Document number: N3336 = 12-0026
Date: 2012-01-13
Project: Programming Language C++, Library Working Group
Reply-to: Beman Dawes <bdawes at acm dot org>

Adapting Standard Library Strings and I/O to a Unicode World

Table of contents

String conversion safety rationale
Design paths not taken
String interoperability problems and proposed solutions
    Problem 1: Strings don't interoperate if encoding differs
    Problem 2: Strings don't interoperate with I/O streams if encoding differs
    Problem 3: String conversion iterators are not provided


This paper proposes additions to the C++ standard library/TR2 to ease use of Unicode and other string encodings. The motivation is a series of problems with the C++11 standard library.

The full statement of the problems with proposed solutions is given below in String interoperability problems and proposed solutions.

The C++03 versions of these problems were first encountered while providing Unicode support for the internationalization of commercial GIS software. The problems appeared again while working on the Boost Filesystem Library. These problems have become more apparent as compiler support for C++11's additional Unicode support has made it easier to write programs that run up against current limitations.

The proposed solutions are pure additions to the C++11 standard library. No C++03 or C++11 compliant code is broken or otherwise affected by the additions.

This paper does not provide working paper wording. WP wording will be provided if this proposal is accepted in principle.

A "proof-of-concept" implementation of the proposals (and more) is available at

String conversion safety rationale

The proposed solutions below make the assumption that it is safe to convert a string of any type and encoding to another type and encoding. The rationale for that assumption follows.

Conversion in either direction between UTF-8 encoded std::string and UTF-32 encoded std::u32string is safe because it is defined by the Unicode Consortium and ISO/IEC 10646 as unambiguous and lossless.

Conversion in either direction between UTF-16 encoded std::u16string and UTF-32 encoded std::u32string is safe because it is defined by the Unicode Consortium and ISO/IEC 10646 as unambiguous and lossless.

Conversion in either direction between UTF-8 encoded std::string and UTF-16 encoded std::u16string is safe because it can be composed from the two previous known safe conversions via an intermediate conversion to and from UTF-32 encoded char32_t characters.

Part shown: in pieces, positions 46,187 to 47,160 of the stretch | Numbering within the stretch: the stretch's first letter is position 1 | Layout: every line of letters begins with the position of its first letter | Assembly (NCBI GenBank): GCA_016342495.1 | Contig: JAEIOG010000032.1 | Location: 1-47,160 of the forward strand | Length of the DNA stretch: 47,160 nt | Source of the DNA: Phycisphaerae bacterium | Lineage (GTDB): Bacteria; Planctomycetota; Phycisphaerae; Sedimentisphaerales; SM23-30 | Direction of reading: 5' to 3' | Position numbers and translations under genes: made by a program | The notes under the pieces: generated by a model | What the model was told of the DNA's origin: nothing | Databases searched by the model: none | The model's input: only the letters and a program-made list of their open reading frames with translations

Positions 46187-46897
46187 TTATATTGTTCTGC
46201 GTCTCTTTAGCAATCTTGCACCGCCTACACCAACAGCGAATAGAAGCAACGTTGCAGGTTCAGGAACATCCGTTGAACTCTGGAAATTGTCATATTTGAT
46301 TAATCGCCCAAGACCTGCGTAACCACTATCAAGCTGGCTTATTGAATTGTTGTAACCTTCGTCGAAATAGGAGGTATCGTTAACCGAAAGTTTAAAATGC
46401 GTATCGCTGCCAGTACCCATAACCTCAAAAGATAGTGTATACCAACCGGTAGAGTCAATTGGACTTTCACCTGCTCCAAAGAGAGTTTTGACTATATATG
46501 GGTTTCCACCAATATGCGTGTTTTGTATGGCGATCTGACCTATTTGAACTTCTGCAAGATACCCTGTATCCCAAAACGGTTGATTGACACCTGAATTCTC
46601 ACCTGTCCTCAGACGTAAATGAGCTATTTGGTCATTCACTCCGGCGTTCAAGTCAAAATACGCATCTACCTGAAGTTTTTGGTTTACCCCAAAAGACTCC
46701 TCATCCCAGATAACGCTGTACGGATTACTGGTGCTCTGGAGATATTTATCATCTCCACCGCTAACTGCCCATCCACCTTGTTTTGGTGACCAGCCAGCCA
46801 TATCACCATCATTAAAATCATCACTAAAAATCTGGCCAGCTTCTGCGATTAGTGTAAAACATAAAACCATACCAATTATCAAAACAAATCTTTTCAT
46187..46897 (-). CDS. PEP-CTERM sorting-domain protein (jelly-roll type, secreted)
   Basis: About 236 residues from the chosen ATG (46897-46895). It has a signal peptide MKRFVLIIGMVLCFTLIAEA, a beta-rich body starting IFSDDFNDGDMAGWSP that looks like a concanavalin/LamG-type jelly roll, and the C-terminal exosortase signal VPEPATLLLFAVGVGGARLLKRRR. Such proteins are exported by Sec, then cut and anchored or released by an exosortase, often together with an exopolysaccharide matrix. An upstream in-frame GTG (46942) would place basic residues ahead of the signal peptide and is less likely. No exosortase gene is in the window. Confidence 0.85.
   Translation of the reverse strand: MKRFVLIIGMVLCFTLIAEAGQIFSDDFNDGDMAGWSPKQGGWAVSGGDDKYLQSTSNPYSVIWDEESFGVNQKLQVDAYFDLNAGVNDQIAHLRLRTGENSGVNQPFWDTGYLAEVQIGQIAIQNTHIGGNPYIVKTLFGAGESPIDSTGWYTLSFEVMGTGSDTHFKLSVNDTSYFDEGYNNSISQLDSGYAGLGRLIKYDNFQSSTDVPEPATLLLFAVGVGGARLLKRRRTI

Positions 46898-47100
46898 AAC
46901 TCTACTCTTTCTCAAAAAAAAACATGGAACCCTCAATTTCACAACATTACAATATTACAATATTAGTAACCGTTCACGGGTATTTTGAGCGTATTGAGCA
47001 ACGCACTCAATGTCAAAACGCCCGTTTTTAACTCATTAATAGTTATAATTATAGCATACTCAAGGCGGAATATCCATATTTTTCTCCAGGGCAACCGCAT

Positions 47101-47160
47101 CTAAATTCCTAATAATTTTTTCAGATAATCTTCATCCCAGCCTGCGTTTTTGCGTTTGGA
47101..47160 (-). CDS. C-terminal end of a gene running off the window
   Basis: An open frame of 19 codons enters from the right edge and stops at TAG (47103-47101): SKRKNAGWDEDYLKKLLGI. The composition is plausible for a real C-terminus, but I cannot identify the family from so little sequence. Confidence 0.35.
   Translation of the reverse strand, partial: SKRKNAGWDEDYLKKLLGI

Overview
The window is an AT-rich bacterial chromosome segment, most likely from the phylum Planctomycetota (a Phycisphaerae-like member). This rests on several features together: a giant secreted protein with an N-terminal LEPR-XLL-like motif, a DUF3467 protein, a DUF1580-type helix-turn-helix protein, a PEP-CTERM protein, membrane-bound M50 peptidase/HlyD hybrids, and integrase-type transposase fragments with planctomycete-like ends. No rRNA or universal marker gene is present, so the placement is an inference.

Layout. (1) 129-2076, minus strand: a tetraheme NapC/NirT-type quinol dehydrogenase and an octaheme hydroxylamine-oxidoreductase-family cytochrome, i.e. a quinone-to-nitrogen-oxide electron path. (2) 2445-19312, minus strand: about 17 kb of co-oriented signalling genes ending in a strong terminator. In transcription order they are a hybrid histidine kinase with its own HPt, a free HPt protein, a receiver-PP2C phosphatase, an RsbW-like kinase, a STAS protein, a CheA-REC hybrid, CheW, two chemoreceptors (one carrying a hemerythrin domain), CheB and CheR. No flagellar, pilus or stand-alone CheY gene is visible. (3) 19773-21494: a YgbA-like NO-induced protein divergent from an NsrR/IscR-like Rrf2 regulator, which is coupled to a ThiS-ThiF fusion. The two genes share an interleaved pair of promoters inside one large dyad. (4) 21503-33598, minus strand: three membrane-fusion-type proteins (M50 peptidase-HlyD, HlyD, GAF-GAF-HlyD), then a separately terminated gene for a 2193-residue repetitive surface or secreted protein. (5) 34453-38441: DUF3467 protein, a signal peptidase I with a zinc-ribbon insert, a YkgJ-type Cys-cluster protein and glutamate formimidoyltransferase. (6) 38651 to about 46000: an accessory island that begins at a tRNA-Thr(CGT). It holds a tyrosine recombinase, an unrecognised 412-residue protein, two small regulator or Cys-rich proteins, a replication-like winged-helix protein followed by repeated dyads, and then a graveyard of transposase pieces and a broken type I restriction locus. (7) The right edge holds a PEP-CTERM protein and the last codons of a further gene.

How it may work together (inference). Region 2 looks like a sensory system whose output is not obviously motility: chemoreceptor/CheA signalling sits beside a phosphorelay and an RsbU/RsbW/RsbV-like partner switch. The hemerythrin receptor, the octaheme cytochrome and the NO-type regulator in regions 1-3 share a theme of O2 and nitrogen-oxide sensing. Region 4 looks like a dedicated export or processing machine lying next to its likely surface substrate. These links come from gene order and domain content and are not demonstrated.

The cases of std::string and std::wstring are more complex in that the encoding is not implied by the char and wchar_t value types.  It is not necessary, however, to know the encoding of these string types in advance as long as it is known how to convert them to one of the known encoding string types. The C++11 standard library requires codecvt<char32_t,char,mbstate_t>  and codecvt<wchar_t,char,mbstate_t> facets, so such conversions are always possible using the standard library. In practice, library implementations have additional knowledge that allow such conversions to be more efficient than just calling codecvt facets. To ensure safety, error handling does need to be provided, however, as conversions involving some char and wchar_t encodings can encounter errors. See Problem 3 below for some requested error handling approaches.

Implicit conversion between single characters of different types, as opposed to strings, may require multi-character sequences. No such single character implicit conversions are proposed here.

Design paths not taken

This proposal deals with C++11 std::basic_string and character types, and with their encodings. The deeper attributes of Unicode characters are not addressed. See Mathias Gaunard's Unicode project for an example of deeper Unicode support.

This proposal does not suggest providing a string type guaranteed to provide UTF-8 encoding.  Although experiments with typedef basic_string<unsigned char> u8string; worked well, benefits would be speculative and not based on existing practice.

Another approach would be to provide a utf8_char_traits class and then typedef basic_string<char, utf8_char_traits> u8string;. This approach has not been investigated.


Peter Dimov inspired the idea of string interoperability by arguing that the Boost Filesystem library should treat a path is a single type (i.e. not a template) regardless of character size and encoding.